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Movie Review: Source Code (2011) May 9, 2011

Posted by pacejmiller in Movie Reviews, Reviews.
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There’s nothing like a clever, action-packed sci-fi film to get the mind spinning and the blood pumping, and that’s exactly what Source Code is.

Jake Gyllenhaal wakes up on a Chicago-bound train sitting across from Michelle Monaghan, not knowing how he got there and uncertain of who he is.

Without giving away too much, there’s a terrorist threat and he’s the only one that can stop it, thanks to some top secret military experiment that allows him to relive the same eight minutes over and over again.  I’ll stop there, but there’s a lot more to the story than just that.

To be fair, it’s not exactly an original idea, because we’ve seen this type of concept before, perhaps most recently in Tony Scott’s 2006 film Deja Vu, starring Denzel Washington.  But Source Code, directed by David Bowie’s son Duncan Jones, and based on a screenplay written by Ben Ridley, is a much better film that intrigues from start to finish with its compelling mysteries, many twists and turns, and some top notch performances from its stars (in particular Gyllenhaal and Vera Farmiga, though I thought Jeffrey Wright’s performance was a little over the top).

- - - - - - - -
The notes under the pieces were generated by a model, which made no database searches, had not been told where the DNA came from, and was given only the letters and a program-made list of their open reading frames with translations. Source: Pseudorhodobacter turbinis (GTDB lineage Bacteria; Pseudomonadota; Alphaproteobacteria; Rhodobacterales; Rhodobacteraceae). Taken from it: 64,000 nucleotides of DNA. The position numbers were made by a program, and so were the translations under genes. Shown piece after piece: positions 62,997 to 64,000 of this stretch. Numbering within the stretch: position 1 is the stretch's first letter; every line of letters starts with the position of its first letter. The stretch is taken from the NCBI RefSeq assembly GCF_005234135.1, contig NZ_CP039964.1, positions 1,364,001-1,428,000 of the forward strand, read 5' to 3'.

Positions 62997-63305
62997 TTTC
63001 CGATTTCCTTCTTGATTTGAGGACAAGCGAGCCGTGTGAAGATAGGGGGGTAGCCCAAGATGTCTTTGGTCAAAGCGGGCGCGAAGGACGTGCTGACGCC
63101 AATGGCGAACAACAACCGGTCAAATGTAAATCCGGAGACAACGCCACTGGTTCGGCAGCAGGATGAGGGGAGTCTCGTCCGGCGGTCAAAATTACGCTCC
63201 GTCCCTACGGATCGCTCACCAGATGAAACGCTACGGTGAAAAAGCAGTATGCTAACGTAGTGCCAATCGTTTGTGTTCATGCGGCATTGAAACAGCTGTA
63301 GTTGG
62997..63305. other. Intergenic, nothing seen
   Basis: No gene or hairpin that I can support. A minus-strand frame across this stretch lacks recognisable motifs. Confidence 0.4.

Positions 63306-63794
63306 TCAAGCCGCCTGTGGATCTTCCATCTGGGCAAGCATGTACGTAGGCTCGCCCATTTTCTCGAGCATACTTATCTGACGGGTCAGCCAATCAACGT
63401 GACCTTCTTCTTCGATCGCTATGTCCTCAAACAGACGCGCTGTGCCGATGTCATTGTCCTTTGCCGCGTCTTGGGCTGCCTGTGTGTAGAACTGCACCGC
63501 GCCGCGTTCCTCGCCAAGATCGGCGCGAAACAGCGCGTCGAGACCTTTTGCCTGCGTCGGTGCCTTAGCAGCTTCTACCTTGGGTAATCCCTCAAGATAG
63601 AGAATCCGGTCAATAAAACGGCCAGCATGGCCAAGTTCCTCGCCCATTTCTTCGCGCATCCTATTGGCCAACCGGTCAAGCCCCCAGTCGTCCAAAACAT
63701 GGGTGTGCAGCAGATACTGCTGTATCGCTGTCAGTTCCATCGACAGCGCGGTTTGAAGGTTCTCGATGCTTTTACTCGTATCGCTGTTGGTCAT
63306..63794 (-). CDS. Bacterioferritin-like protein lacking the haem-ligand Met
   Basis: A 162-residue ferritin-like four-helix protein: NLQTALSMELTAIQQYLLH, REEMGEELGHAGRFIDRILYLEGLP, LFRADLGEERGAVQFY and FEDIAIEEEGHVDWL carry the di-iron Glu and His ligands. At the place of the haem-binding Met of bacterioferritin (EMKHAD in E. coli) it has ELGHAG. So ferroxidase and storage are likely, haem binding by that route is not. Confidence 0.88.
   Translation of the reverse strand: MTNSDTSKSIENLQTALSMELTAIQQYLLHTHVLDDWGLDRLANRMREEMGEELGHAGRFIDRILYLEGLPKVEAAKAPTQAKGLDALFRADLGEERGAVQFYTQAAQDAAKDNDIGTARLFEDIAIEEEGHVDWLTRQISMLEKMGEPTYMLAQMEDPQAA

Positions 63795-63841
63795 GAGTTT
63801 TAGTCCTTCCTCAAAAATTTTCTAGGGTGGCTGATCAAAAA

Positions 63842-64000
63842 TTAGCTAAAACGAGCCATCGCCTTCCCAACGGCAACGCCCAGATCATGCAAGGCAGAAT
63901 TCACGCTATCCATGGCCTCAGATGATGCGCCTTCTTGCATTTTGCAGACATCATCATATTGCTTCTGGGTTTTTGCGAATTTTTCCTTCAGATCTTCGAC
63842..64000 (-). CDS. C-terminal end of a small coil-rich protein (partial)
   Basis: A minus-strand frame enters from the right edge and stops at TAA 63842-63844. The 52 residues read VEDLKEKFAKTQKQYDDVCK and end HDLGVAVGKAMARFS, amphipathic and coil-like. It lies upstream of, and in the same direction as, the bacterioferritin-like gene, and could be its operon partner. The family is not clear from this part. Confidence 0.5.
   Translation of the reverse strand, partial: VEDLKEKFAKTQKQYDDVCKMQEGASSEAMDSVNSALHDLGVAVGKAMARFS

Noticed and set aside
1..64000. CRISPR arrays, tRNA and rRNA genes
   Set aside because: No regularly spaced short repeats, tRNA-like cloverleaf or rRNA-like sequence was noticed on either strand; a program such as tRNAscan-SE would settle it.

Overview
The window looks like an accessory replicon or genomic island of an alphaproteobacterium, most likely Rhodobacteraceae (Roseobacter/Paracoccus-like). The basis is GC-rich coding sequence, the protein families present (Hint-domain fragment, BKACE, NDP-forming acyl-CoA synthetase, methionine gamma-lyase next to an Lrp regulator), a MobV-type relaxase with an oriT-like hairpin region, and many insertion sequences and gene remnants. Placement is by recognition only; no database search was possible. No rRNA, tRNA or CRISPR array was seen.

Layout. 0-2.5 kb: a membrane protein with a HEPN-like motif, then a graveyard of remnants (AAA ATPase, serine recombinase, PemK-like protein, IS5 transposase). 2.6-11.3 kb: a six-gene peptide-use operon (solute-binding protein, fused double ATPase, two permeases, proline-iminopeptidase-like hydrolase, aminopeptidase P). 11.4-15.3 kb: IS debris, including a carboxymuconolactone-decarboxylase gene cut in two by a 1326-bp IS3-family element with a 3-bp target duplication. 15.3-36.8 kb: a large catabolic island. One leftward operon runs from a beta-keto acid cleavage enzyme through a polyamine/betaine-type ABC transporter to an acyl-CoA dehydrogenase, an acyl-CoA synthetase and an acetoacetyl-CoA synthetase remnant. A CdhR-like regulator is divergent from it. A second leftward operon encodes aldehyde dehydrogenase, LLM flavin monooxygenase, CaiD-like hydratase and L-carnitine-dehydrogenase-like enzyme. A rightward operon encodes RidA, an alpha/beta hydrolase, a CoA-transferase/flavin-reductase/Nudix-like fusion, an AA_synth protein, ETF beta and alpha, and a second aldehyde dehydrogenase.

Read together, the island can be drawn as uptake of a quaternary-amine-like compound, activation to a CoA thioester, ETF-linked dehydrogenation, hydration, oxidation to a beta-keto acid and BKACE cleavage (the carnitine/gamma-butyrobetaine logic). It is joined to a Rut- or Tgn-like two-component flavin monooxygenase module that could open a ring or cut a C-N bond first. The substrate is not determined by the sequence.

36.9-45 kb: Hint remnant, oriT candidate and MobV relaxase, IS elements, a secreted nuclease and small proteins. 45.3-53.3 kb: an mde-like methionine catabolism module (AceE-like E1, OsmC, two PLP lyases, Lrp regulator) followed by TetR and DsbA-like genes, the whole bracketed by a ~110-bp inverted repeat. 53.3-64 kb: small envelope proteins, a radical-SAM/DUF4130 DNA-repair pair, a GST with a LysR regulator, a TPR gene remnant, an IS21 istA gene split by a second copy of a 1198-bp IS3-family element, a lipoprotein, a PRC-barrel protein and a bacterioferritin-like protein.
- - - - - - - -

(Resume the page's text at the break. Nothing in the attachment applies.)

Initially I was concerned because the idea of reliving the same eight minutes over and over for even a 93-minute film seemed kind of tiring to me.  But thankfully, the film was much more than that, creating such different scenarios each time and mixing it up with interesting breaks in between, never making the film repetitive and always making you wonder what will happen next.

What set it apart from others similar films in the genre, however, was the crafty human edge they managed to splice with the techno-thriller plot.  Without being corny or overly melodramatic (always such a fine, difficult line), Source Code featured some unexpected moments of tenderness and packed more heart than films of this type could have hoped for.

Of course, as with most sci-fi movies, logic issues and plot holes are always there if you go looking for them.  But on an overall level, I was satisfied with all the explanations once we got to the end.  In any case, with all the tension and trying to figure out the mystery of the ‘Source Code’, it wasn’t hard to overlook the flaws.

4 stars out of 5